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RE: Available for engineering help - Katrina

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Bill:

You're in fine voice and rare form today...

I wonder who I should send the bill for all my time spent
Reading the emails on this topic today...


If you care, my take on this situation isn't what you'd expect.

If I get some time, I'll bore you with it tomorrow...


Now I gotta get some work done!



David L. Fisher  SE  PE
Senior Principal 
Fisher + Partners Structural Engineers inc
372 West Ontario 
Chicago 60610         
 
312.573.1701
312.573.1726 fax
312.622.0409 mobile
www.fpse.com         

David L. Fisher  SE  PE
Director
Head of Design and Construction
Cape Cod Grand Cayman Holdings Ltd
75 Fort Street
Georgetown Grand Cayman BWI
mobile 312.622.0409
www.ccgch.com











-----Original Message-----
From: Bill Polhemus [mailto:bill(--nospam--at)polhemus.cc] 
Sent: Tuesday, September 06, 2005 5:14 PM
To: seaint(--nospam--at)seaint.org
Subject: Re: Available for engineering help - Katrina

Jordan Truesdell, PE wrote:

> Although I've been to NO once, I found very little to recommend it 
> that cannot be resurrected elsewhere, above sea level. The 
> architectural history is sad to consider losing, but it seems that 
> we've been living on borrowed time there for a while now.  I'm not 
> familiar with the details of the flooded areas to the national picture 
> (ports, waterways), but if the facilities can be operational without 
> New Orleans, I would rather save the tens or hundreds of billions of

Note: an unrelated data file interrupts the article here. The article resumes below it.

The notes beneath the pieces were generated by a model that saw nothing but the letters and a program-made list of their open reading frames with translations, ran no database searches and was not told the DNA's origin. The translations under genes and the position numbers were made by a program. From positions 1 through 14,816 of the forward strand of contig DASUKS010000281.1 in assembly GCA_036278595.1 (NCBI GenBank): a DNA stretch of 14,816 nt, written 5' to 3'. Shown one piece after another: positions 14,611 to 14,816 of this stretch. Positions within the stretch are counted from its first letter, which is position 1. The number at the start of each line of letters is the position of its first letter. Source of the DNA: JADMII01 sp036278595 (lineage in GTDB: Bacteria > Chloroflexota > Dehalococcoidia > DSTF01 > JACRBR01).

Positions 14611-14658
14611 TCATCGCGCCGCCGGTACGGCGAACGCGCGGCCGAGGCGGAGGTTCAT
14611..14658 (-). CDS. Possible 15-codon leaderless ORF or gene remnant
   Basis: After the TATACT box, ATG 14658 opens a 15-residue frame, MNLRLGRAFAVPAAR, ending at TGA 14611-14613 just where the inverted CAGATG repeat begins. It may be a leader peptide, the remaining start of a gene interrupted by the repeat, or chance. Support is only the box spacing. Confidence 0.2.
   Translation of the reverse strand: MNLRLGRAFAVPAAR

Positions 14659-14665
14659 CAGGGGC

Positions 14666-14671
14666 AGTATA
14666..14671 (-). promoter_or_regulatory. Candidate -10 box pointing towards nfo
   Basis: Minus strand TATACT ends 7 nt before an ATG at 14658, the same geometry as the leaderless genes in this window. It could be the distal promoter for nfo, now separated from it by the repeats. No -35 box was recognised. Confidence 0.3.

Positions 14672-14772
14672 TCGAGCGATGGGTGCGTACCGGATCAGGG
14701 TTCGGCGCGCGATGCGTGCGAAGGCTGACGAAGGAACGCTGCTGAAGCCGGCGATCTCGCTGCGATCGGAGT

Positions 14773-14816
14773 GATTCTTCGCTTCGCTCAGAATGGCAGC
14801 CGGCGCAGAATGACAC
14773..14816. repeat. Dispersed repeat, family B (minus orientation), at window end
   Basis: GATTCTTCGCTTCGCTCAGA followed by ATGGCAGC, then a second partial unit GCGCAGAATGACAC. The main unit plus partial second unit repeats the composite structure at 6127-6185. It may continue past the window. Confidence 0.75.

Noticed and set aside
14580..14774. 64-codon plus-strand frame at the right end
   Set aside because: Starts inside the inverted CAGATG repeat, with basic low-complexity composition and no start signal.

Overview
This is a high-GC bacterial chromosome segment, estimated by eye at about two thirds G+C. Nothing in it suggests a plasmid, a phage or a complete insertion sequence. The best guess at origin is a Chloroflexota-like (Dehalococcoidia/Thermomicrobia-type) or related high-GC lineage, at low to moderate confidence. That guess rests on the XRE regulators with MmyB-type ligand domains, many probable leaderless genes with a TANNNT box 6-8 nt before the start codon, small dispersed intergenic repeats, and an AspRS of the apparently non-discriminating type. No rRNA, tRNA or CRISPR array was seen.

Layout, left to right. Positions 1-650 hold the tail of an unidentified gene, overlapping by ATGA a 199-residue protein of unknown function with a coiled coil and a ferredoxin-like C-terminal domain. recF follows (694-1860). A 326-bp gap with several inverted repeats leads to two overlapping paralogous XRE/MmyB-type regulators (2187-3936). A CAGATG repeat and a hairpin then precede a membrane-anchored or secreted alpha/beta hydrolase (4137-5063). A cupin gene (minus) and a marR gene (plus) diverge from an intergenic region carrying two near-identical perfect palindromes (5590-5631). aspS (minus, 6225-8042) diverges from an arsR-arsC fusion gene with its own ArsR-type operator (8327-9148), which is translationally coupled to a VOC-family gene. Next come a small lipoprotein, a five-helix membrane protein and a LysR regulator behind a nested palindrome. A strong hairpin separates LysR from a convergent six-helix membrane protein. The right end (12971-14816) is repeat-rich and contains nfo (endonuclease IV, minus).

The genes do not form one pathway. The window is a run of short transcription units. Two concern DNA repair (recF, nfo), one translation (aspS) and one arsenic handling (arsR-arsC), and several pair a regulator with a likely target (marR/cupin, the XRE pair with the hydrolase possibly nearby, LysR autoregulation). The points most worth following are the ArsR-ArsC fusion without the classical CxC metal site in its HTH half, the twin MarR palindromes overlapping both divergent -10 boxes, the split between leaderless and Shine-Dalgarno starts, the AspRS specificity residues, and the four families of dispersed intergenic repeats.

> dollars and let Lake Pontchitrain be just a little bit bigger from now 
> on. To me, it just looks like one more bad way to spend money. For 
> what its worth, I would say the same if it were DC, where I grew up, 
> if it were in the same condition.


Consider this:

We commonly consider a "five hundred year return period" for a major 
storm event in design or other such consideration.

New Orleans was founded in 1718. It was only a matter of time when a 
"big near-miss" (which is actually what this was) would make the 
continued habitation of the city problematic.

Of course we can spruce the place up again, bury the dead, repair (or 
raze and replace) the buildings, etc.

And we can build the levees higher and stronger, and install bigger pumps.

How much is all this going to cost?

It's this notion, voiced by pols like Mary Landrieu for example, that 
all the rest of us have a "duty" to help foot that bill that I find to 
be ludicrous beyond words. (Denny Hastert was simply talking reason, Ms. 
Landrieu. Deal with it).

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